Vault Comics’ fantasy comic series Barbaric has been on a hiatus since its utterly epic run last year. But after the release of the teaser one-shot Barbaric: Harvest Blades earlier this month, writer Michael Moreci and artist Nathan Gooden are now set to return with the long-awaited second arc, due out August 17.
Barbaric: Axe to Grind follows Owen and his talking magical companion, the aptly-named Axe, as they once more seek to punish those miscreants who deserve a good walloping. Rejoined by Soren, as well as some new “guests” down the road, these unlikely “heroes” are looking to settle an old score against Gladius. Expect a barbaric level of violence, attitude, and other hijinks.
To get a sense of what’s in store before issue #1 drops, I spoke to Moreci and Gooden about this next story arc, the artistic process of capturing truly painful gore, creating rich fantasy tales, and much, much more.
AIPT: To start, it will be about a year since the last issue of Barbaric when Axe to Grind #1 comes out, has the hiatus helped you approach this series differently or gain perspective on the first arc?
Michael Moreci: I think this time has definitely been a big help to us all. On one hand, the wait was painful. We know fans have been eager for new stories; Nate and I have been eager to tell new stories. But the reality is we needed to take this time, for a number of reasons. And I think during this span, we’ve gotten a better understanding of not only what Barbaric is, but how we can take the kernel of what’s most essential and grow it in really unique, fun, and interesting ways. Barbaric will never stop being Barbaric, and if you read the series, you know what I mean.
But, at the same time, Nate and I know there are only so many times we can go back to the same well–no matter how much we love that well, it will run dry eventually. And since we want to do this series for 100 issues or more, we had to think of ways to preserve the best of the series while also knowing how to evolve it, and I think that’s what we cracked over the past year or so.
Nathan Gooden: The hiatus helped me a lot. The last year was very difficult for me and my family. It meant the world to me, that Mike let me step aside for a bit. Barbaric is a true passion project for me, and frankly, the passion wasn’t there. Or better yet, I don’t think I was capable of delivering what fans deserved. So I thought it best to lay down my sword (pencil) for a time.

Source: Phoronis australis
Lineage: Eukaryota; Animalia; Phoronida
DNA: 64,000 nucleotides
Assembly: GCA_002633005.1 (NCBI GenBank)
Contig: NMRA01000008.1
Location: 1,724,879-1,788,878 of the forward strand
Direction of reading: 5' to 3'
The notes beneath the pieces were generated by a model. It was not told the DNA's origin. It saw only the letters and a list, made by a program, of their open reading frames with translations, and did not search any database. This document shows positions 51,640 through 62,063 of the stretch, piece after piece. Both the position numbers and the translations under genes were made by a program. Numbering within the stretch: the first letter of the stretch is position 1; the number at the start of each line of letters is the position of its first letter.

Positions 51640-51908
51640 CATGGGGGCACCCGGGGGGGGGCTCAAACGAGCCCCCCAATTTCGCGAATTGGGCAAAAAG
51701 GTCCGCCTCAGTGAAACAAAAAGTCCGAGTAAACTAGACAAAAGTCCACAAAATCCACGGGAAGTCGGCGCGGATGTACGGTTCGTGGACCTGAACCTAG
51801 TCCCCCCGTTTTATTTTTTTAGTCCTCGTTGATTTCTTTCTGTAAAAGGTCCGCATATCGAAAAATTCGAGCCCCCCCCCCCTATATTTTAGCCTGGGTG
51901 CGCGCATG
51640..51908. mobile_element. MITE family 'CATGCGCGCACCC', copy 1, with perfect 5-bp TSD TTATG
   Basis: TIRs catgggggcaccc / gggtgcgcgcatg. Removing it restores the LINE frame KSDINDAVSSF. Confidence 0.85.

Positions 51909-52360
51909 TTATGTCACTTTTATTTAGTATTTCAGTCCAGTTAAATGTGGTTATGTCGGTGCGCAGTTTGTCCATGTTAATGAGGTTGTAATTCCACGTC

AIPT: The fantasy genre is so rich and storied, do you feel it’s necessary to be an expert on all things fantasy in order to tell new tales?
MM: No, not at all. As a matter of fact, I myself am by no means an expert. I certainly have read plenty of fantasy novels and watched my share of fantasy movies, but there’s a depth to this genre that I cannot claim mastery of. Not even close. But, at the same time, I think that arm’s length distance is what helps me write Barbaric. The fantasy genre isn’t sacred to me, which means I’m not afraid to mess with it or break it altogether. And if you know Barbaric, you know it’s a world where nothing is sacred. Nothing at all.
NG: Fantasy is such a vast landscape, that mastering it is nearly impossible. To treat a thing well, you don’t have to know everything about it, you just have to love it. And the love is very strong from the two of us.
AIPT: Nathan, you’re particularly great at unnerving with the gore. There are at least two in Axe to Grind that had me shivering, what goes into figuring out the best way to flay a person?
NG: With a title like Barbaric, there better be some gruesome moments! For me, the beauty in Barbaric is the tone, It never takes itself too seriously. I come at most of the violence like it’s a comedy gag. Comedy plays a big role in this world, and that allows me to approach it like a Tex Avery cartoon. I feel like I can get away with a little more, because of the animated nature of the world. But Barbaric and myself also know when to turn that off and tug at your heart strings.